Category: Photoshop Elements Tips
Operating System: Windows 8
Software: Adobe Photoshop Elements 11
There are so very many tools in Photoshop Elements (PSE) that I have never opened, much less attempted to use. To be honest, they intimidate me. I have a habit of getting comfortable with what I know and forgetting about the rest. By doing that, however, I have overlooked many opportunities to improve both my photos and my scrapbooking layouts. So, I set out to conquer my fears and delve more deeply into my PSE and learn something new.
One of the neatest tools I found during my investigation was the Sponge tool. The Sponge tool in PSE works much like the sponge sitting on your kitchen sink. It can be used to soak up color (desaturate) or wring it out (saturate). The Sponge tool is located on the left side of your screen in the “Enhance” area of your tool bar. Once you click on the sponge, a new menu opens at the bottom of the screen. Be sure the Sponge Tool is chosen and an options menu appears.
The options available for editing are:
Which brush you want to use (I stuck with a soft round brush)
Flow is how fast or slow the sponge picks up or deposits color. The beauty of this tool is that you can change the size of your brush and speed of flow to get the specific results you want on only the areas you want it.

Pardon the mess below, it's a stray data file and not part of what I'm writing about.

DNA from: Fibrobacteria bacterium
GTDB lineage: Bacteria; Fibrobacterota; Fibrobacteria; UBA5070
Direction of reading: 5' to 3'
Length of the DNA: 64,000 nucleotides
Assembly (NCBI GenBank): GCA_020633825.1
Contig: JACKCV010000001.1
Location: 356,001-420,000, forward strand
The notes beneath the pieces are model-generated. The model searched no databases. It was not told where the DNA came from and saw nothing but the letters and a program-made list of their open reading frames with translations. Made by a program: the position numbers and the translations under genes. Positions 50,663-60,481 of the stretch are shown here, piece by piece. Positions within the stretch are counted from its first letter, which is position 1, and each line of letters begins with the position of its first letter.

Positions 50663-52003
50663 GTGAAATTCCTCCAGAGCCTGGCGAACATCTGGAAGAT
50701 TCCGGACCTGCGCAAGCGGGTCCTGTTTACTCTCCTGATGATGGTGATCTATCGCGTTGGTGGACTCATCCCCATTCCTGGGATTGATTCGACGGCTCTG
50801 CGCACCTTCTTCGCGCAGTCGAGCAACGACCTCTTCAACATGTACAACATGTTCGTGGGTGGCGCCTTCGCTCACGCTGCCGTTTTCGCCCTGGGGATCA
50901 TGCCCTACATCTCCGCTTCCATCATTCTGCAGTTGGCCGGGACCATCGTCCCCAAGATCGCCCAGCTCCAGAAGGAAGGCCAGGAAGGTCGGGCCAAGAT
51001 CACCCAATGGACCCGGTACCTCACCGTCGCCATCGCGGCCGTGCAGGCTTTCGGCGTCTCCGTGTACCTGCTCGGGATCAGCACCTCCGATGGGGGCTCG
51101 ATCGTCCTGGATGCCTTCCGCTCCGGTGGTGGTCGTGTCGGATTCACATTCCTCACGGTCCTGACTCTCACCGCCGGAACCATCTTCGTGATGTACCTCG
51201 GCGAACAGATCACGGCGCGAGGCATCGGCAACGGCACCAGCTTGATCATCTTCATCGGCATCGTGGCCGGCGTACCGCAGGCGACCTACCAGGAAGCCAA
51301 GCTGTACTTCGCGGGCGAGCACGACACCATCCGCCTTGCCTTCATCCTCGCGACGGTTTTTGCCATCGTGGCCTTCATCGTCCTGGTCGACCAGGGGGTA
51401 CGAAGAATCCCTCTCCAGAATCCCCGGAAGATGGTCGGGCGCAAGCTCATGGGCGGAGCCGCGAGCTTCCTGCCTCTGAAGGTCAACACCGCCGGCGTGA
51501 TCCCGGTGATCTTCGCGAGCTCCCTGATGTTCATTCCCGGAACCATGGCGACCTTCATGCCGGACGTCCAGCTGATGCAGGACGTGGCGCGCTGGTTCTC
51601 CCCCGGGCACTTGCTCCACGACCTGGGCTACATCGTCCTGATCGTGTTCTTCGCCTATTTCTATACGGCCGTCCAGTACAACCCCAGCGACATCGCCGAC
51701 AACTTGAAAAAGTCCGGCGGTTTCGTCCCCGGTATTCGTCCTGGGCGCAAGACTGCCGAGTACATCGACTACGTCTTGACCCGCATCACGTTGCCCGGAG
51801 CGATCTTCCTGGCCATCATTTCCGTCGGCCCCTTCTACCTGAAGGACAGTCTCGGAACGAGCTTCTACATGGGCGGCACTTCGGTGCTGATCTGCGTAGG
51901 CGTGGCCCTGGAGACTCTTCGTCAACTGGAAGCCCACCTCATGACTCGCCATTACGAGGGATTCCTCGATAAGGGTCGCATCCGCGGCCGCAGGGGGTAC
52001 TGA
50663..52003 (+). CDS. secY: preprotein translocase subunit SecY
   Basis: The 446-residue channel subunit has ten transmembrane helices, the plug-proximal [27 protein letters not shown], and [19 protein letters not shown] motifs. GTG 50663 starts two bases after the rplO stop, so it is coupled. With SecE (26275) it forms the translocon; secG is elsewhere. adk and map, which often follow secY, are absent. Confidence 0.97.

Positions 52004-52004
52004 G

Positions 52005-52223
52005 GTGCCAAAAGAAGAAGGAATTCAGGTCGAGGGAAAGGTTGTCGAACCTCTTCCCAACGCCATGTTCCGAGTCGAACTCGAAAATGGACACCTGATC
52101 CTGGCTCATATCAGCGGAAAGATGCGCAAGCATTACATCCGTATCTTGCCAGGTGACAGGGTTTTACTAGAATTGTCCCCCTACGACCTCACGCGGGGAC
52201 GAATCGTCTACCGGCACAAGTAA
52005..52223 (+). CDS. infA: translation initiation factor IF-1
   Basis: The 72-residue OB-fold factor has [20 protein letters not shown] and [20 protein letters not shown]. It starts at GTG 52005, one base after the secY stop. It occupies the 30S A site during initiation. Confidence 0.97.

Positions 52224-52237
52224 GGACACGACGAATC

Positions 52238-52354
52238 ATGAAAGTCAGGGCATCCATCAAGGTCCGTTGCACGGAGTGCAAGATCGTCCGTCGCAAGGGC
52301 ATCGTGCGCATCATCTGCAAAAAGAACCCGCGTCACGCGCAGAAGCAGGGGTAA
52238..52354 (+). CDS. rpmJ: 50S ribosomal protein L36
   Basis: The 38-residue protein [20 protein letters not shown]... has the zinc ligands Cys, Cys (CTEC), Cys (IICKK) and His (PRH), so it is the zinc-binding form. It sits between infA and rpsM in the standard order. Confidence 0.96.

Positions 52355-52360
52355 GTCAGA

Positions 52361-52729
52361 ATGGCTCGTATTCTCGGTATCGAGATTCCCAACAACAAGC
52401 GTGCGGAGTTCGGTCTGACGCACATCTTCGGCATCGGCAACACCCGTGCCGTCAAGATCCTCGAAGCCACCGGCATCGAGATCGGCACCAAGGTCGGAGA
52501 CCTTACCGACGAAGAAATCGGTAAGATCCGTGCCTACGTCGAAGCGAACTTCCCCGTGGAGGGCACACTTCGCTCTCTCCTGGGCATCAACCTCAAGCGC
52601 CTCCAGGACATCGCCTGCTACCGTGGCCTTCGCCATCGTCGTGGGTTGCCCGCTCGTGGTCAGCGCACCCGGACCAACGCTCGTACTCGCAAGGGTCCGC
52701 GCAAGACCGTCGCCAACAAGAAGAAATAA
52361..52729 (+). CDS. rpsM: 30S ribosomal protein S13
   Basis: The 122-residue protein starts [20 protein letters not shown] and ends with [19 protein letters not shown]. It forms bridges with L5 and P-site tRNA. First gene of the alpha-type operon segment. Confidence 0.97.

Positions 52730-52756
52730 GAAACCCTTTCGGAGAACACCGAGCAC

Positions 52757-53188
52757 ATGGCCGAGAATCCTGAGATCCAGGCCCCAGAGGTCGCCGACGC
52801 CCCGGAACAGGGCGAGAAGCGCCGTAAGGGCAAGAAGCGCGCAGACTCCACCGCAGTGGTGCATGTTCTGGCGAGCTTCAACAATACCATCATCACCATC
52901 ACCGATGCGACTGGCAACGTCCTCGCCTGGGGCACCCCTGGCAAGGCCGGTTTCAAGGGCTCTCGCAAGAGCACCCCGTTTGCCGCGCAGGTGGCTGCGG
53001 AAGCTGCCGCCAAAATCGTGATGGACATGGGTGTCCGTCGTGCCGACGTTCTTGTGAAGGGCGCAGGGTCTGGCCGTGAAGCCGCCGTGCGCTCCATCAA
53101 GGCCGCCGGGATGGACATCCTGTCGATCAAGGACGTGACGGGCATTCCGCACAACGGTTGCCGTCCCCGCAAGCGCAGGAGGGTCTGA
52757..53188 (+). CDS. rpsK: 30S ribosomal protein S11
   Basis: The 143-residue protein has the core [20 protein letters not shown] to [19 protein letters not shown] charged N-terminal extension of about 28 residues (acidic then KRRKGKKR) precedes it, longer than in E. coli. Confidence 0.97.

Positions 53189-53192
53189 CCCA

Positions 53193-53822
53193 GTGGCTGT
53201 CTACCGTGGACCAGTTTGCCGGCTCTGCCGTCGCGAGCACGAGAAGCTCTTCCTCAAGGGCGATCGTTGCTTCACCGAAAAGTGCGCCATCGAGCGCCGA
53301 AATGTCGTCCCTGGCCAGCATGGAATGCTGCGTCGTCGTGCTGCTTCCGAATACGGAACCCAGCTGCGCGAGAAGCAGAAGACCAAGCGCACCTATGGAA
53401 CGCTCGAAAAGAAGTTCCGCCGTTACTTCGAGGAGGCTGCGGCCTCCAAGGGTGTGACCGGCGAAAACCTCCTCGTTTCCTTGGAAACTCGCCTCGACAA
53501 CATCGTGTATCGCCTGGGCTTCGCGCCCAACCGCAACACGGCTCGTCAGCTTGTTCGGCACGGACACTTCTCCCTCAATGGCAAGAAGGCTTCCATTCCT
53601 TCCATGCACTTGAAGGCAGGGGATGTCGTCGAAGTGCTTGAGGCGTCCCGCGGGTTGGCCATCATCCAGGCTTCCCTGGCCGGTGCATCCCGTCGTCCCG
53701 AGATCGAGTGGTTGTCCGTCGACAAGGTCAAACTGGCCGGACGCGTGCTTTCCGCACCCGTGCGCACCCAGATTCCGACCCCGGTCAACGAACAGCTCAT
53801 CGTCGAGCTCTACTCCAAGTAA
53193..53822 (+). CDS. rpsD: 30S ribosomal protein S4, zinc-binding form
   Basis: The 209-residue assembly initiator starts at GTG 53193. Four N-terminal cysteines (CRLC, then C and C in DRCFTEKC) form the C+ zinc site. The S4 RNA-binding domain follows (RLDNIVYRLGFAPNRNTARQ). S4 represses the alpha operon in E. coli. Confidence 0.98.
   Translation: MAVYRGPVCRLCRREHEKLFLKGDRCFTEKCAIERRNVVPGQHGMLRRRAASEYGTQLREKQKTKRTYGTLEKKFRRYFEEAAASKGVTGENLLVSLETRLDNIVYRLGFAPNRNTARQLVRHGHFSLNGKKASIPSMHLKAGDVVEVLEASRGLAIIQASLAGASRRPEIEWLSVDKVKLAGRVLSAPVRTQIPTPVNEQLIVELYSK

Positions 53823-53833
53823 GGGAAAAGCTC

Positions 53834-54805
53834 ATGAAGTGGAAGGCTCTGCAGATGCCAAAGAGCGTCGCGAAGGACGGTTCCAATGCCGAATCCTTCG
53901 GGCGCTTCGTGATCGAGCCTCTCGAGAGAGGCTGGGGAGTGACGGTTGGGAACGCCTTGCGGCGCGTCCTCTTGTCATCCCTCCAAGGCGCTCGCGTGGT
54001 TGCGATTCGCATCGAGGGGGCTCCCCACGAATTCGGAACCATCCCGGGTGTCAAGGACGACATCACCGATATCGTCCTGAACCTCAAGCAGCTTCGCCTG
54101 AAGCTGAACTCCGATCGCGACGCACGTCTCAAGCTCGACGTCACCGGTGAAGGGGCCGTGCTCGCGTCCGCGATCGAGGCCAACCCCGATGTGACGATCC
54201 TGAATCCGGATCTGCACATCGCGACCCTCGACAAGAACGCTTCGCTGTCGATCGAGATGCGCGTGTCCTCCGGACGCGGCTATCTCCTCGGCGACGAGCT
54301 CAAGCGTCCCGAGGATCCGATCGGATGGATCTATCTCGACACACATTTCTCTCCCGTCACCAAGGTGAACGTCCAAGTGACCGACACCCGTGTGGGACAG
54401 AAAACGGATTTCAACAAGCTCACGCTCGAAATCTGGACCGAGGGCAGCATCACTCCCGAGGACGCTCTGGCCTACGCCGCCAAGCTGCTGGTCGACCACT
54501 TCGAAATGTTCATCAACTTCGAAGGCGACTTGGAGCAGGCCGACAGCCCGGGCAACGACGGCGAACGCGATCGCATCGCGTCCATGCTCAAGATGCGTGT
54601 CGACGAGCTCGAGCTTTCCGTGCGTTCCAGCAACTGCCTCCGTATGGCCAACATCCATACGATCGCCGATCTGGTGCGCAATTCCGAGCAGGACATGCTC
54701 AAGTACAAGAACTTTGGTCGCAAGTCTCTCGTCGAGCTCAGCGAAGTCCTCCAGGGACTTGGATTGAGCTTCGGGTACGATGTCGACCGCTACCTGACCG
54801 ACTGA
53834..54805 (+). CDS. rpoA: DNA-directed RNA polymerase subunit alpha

On the following photo, I desaturated the blue in the chair and the wall, then upped the saturation on the crown, cake, and shirt to make the pinks pop. Previously, to get the same effect I would have duplicated the layer, saturated the whole thing, then erased the parts I didn’t want saturated. Another option would have been to use the Magic Lasso tool to carefully outline the parts of the photo I wanted to edit and go from there. This Sponge tool saves so many steps! Now I just have to choose the tool and set my preferences and brush where I want to edit.
I found it easiest to start with the flow slider set fairly low and keep brushing over the same area and building the effect. If you know that you want a specific area strongly saturated or desaturated, you can start with the slider set higher and it won’t take as long to work on your photo.
This tool can also be used on papers and embellishments, a great option when the colors are just too bright or you want to emphasize one color over another.
Getting to know your editing program opens up so many options for simplifying and improving your work flow. What new techniques have you learned lately? Come share your tips and layouts in the Scrap Girls Gallery today.
Digital scrapbooking products used:
Commercial license versions of ScrapSimple Digital Layout Album Templates: 12×12 By the Numbers, ScrapSimple Tools – Styles: Foil Pink 11001 and Font: Sweetie Pie are also available.